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Title: Computational framework for fracture in heterogeneous materials
Author: Edwards, Graeme
ISNI:       0000 0004 2750 5770
Awarding Body: University of Glasgow
Current Institution: University of Glasgow
Date of Award: 2013
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There has always been an ambition from Structural Engineers to design structures which are as efficient as possible, yet meet current design requirements. In the modern era, this process has relied heavily on the use of computational packages to carry out detailed analyses. However, for the design requirements to be met, the materials being used must be accurately understood and their behaviour must be accurately captured. In materials such as concrete, this understanding can be obtained by carrying out detailed analyses of the material at the mesoscale. At this scale, capturing the behaviour of concrete can be accomplished by recognising three distinct phases. First, the heterogeneities themselves, which are stiff particles usually made of crushed rock; second, we have the cement matrix which surrounds the heterogeneities and third, we have the weak interfacial transition zone (ITZ) between the two. By accurately describing the behaviour and interaction of these three phases, the complex behaviour of concrete can be captured. This thesis brings together several novel contributions in order to create a computational modelling framework for modelling fracture in concrete at the mesoscale in three dimensions. All cracks are discrete in nature and restricted to element interfaces. As fracture can generally be considered to be a stress driven problem, an accurate description of the stress state in the model is essential. To achieve this, hybrid-Trefftz stress elements are used for the bulk elements in the mesh. The hybrid-Trefftz stress elements are characterised by their separate approximations of the stresses over the element domain and the displacements over the element boundary, allowing for a much higher order of approximation for the stresses to be utilised. The discrete cracks are modelled using continuous interface elements to allow the non-linear behaviour of concrete to be captured. The initiation and evolution of cracks was modelled using a plasticity model for the interface elements. This model followed the work of Winnicki and its implementation is presented in this thesis. Unlike the conventional method of using interface elements, where they are present in the mesh from the start of the analysis, in this work, interface elements are inserted dynamically as and when the material yield criterion is violated. A crack insertion methodology is presented for the inclusion of discrete cracks along element boundaries in 3D. The procedure takes advantage of properties of the hybrid-Trefftz stress elements to aid in its implementation. In particular, due to displacement continuity being enforced in the weak sense, faces of the same tetrahedron can be considered to be independent from each other but still produce statically admissible results. Results are presented showing that this methodology works well for different topological scenarios. To generate an accurate geometric representation of the mesostructure, a method called the Maximum Level Set method was developed. For a given geometry, this method generated the mesostructure by placing aggregates within the domain at a maximum distance from both the boundary of the specimen and existing particles in a sequential manner. A Level Set function is used to calculate these distances and is updated as each sequential particle was added. This procedure is compared to the standard Random Sequential Addition method, used throughout the literature, and shows favourable results both in terms of computational cost and the suitability of the geometry for use in the creation of finite element meshes. Finally, the application of the overall framework to realistic problems is presented. The procedure for carrying out an entire load step using a standard Newton-Rhapson procedure is outlined and the determination of the parameters used in the constitutive law is presented. Preliminary results are that demonstrated the performance of the overall framework. In these results, the softening of concrete due to fracture was captured.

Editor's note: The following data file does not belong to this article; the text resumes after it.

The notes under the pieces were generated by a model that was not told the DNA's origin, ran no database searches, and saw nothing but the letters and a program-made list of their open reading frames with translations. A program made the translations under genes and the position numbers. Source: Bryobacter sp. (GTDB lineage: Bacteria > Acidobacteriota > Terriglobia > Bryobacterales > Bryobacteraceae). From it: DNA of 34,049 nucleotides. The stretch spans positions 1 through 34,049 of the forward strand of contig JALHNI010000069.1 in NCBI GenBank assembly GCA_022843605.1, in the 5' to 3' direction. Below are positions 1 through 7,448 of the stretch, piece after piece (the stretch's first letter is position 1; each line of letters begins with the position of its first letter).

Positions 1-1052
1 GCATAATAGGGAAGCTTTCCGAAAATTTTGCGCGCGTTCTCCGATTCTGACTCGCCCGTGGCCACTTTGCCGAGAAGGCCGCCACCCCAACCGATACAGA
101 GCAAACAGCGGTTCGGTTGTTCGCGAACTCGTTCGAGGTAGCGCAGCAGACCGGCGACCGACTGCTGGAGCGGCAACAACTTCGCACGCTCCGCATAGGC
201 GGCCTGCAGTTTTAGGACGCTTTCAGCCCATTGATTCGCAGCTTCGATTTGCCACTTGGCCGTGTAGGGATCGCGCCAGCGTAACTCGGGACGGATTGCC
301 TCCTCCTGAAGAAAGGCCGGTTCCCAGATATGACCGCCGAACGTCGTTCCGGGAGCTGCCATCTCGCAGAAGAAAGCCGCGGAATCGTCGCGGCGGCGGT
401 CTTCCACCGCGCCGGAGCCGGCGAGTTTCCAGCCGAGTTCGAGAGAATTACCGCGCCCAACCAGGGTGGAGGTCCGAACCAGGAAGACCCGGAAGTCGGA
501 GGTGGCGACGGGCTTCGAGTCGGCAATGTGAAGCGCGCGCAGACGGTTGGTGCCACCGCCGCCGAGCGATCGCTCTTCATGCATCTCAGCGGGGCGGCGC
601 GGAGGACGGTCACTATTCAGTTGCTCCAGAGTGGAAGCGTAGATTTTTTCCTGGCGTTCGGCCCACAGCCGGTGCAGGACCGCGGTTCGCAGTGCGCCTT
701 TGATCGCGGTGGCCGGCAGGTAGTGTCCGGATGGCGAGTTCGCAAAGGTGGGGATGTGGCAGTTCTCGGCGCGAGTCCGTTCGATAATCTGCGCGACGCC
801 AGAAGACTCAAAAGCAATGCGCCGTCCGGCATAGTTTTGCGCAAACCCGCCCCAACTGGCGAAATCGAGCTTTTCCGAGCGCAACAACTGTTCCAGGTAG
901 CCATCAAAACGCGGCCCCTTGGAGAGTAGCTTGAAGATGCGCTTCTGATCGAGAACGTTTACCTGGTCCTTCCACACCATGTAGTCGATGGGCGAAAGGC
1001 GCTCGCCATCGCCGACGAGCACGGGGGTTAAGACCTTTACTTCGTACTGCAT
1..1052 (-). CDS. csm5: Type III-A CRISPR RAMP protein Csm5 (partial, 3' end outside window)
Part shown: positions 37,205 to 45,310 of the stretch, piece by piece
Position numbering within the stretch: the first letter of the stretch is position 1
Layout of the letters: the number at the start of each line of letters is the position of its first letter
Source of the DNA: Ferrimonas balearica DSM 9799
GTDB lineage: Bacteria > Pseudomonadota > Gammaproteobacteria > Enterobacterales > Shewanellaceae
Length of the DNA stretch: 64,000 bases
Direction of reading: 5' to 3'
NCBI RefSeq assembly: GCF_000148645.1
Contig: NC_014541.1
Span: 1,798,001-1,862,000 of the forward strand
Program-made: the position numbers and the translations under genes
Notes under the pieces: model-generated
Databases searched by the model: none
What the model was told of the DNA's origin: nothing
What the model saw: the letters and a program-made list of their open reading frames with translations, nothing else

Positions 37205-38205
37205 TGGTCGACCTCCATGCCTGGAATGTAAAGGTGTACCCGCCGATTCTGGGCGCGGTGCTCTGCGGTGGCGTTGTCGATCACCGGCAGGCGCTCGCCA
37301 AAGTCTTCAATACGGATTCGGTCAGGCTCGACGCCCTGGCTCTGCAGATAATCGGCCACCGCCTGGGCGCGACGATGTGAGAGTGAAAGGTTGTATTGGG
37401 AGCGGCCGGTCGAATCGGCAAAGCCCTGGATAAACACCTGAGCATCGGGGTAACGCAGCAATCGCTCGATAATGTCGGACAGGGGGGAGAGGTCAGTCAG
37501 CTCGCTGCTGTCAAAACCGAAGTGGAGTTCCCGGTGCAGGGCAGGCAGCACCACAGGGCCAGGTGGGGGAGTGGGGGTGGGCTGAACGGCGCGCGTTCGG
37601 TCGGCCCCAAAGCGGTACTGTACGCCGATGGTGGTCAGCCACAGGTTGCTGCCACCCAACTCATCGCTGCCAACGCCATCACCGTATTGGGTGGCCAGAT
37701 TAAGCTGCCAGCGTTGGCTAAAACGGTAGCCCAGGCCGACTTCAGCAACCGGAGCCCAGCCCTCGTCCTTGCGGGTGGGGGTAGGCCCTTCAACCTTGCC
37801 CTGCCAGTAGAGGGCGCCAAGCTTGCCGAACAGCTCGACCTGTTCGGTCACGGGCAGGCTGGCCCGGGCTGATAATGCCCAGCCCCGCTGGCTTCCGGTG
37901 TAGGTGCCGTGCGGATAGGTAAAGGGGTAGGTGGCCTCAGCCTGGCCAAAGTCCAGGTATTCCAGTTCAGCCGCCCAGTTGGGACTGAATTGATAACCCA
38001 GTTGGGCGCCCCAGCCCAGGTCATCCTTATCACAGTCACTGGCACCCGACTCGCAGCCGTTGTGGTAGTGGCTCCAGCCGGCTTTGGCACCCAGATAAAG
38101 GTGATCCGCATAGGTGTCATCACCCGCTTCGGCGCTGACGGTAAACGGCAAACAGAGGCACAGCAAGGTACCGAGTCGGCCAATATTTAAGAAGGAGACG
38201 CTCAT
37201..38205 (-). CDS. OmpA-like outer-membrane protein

Supervisor: Not available Sponsor: Not available
Qualification Name: Thesis (Ph.D.) Qualification Level: Doctoral
EThOS ID:  DOI: Not available
Keywords: TA Engineering (General). Civil engineering (General)